Krish Kandiah’s Paradoxology addresses some of the biggest questions Christians wrestle with – questions such as God’s sovereignty and the human will, God’s transcendence and immanence, divine compassion and judgment, and his victory in defeat at the cross.
Krish argues that the very paradoxes which seem to undermine belief actually lie at the heart of a living faith in an awesome and infinitely majestic God.
In tackling such questions Krish takes the reader through the Bible’s story to meet many of the characters who grapple with similar issues. Chapters include: ‘The Moses Paradox’ – the God who is far away, yet so close; ‘The Joshua Paradox’ – the God who is terrible yet compassionate; ‘The Job Paradox’ – the God who is actively inactive; ‘The Esther Paradox’ – the God who speaks silently; ‘The Jesus Paradox’ – the God who is divinely human; ‘The Judas Paradox’ – the God who determines our free will; and ‘The Cross Paradox’ – the God who wins as he loses. In these chapters and others, with a combination of scholarly care, potent illustration and pastoral application, Krish guides the reader to a place of humble wonder at things too wonderful for us to fully grasp or understand.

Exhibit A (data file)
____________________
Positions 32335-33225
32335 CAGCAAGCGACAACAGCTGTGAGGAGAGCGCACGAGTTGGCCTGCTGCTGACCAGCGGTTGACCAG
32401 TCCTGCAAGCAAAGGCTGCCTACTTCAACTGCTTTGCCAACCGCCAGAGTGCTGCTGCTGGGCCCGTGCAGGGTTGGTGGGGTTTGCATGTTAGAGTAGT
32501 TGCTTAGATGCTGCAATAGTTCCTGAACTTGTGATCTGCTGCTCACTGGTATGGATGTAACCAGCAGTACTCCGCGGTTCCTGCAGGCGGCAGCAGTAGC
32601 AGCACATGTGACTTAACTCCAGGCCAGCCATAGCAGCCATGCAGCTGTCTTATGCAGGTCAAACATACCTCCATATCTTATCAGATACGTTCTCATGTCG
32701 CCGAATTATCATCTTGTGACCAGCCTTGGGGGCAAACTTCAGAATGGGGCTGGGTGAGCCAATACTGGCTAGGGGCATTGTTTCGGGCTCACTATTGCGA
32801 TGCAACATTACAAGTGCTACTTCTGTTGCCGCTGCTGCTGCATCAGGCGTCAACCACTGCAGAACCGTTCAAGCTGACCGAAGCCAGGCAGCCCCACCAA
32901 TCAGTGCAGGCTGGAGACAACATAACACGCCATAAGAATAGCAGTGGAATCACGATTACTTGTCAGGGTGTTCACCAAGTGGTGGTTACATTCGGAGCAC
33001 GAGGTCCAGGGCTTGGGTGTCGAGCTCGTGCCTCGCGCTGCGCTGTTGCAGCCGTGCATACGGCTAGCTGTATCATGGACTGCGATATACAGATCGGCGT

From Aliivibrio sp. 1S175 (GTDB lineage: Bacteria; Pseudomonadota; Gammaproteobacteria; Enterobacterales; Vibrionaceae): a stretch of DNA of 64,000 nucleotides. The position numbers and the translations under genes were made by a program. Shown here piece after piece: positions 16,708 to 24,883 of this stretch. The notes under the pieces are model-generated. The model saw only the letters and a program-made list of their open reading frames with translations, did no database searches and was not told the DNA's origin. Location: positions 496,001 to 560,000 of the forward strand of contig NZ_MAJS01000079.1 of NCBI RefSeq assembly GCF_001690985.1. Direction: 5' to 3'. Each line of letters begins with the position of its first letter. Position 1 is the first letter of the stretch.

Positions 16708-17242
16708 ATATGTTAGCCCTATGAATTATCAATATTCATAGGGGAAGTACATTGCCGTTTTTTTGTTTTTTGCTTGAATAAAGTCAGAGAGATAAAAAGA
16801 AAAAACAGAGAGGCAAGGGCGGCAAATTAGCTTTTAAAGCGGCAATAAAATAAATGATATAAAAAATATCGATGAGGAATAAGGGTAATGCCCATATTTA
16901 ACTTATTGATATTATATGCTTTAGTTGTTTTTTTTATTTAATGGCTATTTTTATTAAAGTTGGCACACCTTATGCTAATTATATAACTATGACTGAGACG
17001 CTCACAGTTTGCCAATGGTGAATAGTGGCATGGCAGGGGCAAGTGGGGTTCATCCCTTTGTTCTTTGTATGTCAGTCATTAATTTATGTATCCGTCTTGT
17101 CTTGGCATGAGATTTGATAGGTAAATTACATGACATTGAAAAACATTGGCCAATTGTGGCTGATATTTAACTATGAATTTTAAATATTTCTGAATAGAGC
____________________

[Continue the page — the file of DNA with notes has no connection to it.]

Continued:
This book helpfully steers away from overly neat or glib answers to the sorts of questions people really struggle with. It’s well written, accessible and deserving of a wide audience. My guess is that this might be particularly useful for students initially engaging with these sorts of questions. Cornelius Plantinga has said ‘dogmatic myopia … subvert[s] the richer understandings of life within the gospel’. This book resists such dogmatic myopia and, as such, presents a compelling vision for the deep riches of the wisdom and knowledge of God.
Monyhull Church, Birmingham